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NCJRS Abstract

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NCJ Number: 83267 Find in a Library
Title: Survey - Reliability of Polygraph Examinations Conducted by Virginia Polygraph Examiners
Journal: Polygraph  Volume:10  Issue:4  Dated:(December 1981)  Pages:229-272
Author(s): R H Edwards
Date Published: 1981
Page Count: 44
Format: Article
Language: English
Country: United States of America
Annotation: Findings are presented from a descriptive survey designed to determine the reliability of Virginia polygraph examiners, particularly those employed by law enforcement agencies, and previous research in this field is reviewed.
Abstract: A questionnaire was mailed to each licensed polygraph examiner residing in Virginia. Information was requested for specific examinations conducted during 1980, including the categorizing of examination results by the determinations rendered, and the number and category of verified determinations. A total of 147 questionnaires were mailed, yielding a response rate of 48.3 percent. A total of 77.5 percent of the law enforcement examiners responded. The mean accuracy level for Virginia law enforcement examiners was found to be 98.3 percent. There were 16 errors in the 959 verified law enforcement examinations, with the mean error being 1.7 percent. A review of research on polygraph reliability conducted since the 1923 Frye decision (prohibiting the admission of polygraph results as evidence) shows the polygraph to have an accuracy level in the mid-90 percent range. Based upon the findings of this study, it is recommended that the courts accept polygraph results as circumstantial evidence after determining examiner qualifications and the technique used. Virginia should continue its licensing law requiring a high level of qualifications and training for examiners. Graphic data, 59 footnotes, and 39 bibliographic listings are provided.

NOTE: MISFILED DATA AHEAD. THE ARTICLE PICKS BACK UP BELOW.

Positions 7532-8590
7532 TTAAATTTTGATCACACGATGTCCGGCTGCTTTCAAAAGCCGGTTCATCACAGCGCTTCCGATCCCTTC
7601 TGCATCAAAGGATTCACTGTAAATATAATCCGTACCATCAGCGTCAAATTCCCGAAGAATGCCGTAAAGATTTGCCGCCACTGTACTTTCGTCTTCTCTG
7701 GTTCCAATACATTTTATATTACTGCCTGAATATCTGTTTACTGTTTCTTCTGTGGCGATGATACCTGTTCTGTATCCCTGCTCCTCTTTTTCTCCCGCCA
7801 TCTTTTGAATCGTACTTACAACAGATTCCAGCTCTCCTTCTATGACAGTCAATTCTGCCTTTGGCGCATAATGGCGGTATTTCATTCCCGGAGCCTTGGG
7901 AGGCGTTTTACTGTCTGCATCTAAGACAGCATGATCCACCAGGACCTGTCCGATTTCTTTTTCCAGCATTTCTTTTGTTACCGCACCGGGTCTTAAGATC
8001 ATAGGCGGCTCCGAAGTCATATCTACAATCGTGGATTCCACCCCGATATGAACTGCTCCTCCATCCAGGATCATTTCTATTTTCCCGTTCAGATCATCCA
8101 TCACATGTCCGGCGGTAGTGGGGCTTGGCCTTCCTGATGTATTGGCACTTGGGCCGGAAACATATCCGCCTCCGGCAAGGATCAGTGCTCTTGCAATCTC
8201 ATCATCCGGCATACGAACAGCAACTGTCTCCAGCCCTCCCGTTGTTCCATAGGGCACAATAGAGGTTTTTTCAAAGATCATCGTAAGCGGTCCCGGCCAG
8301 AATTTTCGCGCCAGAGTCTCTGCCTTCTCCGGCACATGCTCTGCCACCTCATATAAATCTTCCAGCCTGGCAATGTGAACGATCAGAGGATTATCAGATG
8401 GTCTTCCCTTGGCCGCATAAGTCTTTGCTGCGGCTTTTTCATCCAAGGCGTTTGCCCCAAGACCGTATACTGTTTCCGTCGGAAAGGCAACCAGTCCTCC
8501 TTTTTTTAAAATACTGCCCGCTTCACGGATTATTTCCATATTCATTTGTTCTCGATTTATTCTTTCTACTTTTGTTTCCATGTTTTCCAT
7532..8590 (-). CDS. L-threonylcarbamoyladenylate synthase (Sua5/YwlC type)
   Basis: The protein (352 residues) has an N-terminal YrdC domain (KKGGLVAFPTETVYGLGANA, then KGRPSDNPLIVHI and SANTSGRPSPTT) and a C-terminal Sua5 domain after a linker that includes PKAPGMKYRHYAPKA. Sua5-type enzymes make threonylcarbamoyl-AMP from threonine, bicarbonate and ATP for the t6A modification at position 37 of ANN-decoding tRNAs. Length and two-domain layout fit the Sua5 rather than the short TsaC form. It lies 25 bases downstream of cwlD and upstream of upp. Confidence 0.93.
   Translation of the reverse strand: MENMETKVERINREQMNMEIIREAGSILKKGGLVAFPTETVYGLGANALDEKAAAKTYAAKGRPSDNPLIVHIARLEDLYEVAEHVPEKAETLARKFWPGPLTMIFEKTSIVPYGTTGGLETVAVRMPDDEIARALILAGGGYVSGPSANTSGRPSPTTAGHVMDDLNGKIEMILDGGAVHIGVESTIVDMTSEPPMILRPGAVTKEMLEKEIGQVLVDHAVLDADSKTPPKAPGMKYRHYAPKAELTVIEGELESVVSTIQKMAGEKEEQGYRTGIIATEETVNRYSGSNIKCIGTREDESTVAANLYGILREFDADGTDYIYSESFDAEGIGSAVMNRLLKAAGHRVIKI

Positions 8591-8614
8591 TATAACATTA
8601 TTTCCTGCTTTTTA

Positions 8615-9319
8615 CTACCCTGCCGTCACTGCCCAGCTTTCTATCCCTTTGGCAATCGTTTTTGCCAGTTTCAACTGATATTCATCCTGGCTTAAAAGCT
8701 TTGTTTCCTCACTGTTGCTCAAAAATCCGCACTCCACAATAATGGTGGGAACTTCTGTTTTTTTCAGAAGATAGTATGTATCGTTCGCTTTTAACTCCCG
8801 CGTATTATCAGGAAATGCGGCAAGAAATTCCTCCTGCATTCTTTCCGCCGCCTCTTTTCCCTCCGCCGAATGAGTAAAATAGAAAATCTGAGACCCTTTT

Index Term(s): Effectiveness; Polygraphs; Rules of evidence; Virginia
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